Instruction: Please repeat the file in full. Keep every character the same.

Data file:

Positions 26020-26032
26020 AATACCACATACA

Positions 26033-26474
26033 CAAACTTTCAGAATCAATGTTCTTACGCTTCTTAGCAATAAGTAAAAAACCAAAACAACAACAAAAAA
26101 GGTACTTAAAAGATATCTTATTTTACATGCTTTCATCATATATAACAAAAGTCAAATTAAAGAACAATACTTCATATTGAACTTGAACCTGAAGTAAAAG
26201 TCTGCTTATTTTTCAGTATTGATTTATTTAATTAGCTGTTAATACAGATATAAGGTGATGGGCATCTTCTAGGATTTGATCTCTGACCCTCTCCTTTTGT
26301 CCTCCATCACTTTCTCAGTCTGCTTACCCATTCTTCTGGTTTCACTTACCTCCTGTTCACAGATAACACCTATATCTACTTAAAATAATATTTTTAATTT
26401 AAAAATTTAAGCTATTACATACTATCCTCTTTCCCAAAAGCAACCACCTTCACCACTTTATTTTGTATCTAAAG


Positions 26020-26032
26020 AATACCACATACA

Positions 26033-26474
26033 CAAACTTTCAGAATCAATGTTCTTACGCTTCTTAGCAATAAGTAAAAAACCAAAACAACAACAAAAAA
26101 GGTACTTAAAAGATATCTTATTTTACATGCTTTCATCATATATAACAAAAGTCAAATTAAAGAACAATACTTCATATTGAACTTGAACCTGAAGTAAAAG
26201 TCTGCTTATTTTTCAGTATTGATTTATTTAATTAGCTGTTAATACAGATATAAGGTGATGGGCATCTTCTAGGATTTGATCTCTGACCCTCTCCTTTTGT
26301 CCTCCATCACTTTCTCAGTCTGCTTACCCATTCTTCTGGTTTCACTTACCTCCTGTTCACAGATAACACCTATATCTACTTAAAATAATATTTTTAATTT
26401 AAAAATTTAAGCTATTACATACTATCCTCTTTCCCAAAAGCAACCACCTTCACCACTTTATTTTGTATCTAAAG